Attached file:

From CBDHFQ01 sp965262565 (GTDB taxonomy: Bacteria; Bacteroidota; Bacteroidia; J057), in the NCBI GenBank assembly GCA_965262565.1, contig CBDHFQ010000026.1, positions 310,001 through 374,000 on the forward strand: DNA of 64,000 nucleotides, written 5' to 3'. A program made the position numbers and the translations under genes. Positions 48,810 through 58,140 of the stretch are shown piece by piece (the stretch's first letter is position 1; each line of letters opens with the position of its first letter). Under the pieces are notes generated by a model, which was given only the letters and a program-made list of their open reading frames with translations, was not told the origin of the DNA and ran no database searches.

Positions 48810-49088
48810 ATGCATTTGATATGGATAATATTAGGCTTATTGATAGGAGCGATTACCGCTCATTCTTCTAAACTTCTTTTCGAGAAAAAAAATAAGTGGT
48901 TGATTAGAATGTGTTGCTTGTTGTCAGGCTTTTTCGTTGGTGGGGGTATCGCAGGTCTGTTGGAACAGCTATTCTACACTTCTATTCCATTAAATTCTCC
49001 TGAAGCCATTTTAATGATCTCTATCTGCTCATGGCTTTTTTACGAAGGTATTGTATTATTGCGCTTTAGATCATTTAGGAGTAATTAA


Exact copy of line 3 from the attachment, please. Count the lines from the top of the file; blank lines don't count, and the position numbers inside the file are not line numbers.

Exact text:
48810 ATGCATTTGATATGGATAATATTAGGCTTATTGATAGGAGCGATTACCGCTCATTCTTCTAAACTTCTTTTCGAGAAAAAAAATAAGTGGT